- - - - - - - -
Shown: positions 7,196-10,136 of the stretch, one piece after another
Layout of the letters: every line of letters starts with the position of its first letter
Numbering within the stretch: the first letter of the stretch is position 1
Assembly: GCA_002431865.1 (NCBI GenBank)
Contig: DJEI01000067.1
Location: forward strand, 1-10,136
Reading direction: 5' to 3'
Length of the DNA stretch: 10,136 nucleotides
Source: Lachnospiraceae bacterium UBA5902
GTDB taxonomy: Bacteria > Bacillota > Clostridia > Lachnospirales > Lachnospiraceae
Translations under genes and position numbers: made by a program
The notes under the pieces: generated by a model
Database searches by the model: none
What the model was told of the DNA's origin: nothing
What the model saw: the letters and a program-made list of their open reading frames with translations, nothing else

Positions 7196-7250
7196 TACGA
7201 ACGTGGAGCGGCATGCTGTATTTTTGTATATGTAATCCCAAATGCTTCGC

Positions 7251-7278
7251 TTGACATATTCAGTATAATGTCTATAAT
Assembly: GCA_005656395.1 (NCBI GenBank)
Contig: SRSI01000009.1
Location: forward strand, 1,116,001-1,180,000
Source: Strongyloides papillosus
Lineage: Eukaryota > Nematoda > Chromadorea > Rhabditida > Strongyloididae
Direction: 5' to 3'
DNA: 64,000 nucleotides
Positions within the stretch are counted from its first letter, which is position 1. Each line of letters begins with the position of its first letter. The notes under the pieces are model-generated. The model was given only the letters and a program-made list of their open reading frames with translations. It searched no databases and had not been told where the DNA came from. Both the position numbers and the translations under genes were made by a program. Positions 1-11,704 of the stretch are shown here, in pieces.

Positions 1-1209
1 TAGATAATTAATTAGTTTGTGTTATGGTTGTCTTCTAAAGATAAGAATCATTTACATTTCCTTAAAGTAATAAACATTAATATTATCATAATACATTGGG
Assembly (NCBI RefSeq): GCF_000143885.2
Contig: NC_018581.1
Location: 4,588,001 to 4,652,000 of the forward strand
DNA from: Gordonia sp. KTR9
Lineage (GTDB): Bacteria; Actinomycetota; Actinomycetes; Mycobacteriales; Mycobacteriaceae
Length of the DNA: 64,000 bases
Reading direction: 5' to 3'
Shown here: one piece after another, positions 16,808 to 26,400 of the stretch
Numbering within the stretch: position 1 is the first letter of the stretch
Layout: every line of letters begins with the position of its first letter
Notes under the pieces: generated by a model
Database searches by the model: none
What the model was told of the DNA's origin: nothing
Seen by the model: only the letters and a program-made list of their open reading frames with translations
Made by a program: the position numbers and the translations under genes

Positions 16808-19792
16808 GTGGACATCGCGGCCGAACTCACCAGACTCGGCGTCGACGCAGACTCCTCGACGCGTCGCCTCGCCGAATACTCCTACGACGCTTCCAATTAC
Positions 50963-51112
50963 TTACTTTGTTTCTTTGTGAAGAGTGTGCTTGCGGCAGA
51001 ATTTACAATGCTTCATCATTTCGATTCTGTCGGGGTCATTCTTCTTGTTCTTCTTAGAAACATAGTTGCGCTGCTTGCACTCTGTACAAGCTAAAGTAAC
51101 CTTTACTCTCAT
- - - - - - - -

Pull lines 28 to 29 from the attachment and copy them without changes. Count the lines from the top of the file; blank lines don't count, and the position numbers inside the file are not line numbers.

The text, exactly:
Positions within the stretch are counted from its first letter, which is position 1. Each line of letters begins with the position of its first letter. The notes under the pieces are model-generated. The model was given only the letters and a program-made list of their open reading frames with translations. It searched no databases and had not been told where the DNA came from. Both the position numbers and the translations under genes were made by a program. Positions 1-11,704 of the stretch are shown here, in pieces.

Positions 1-1209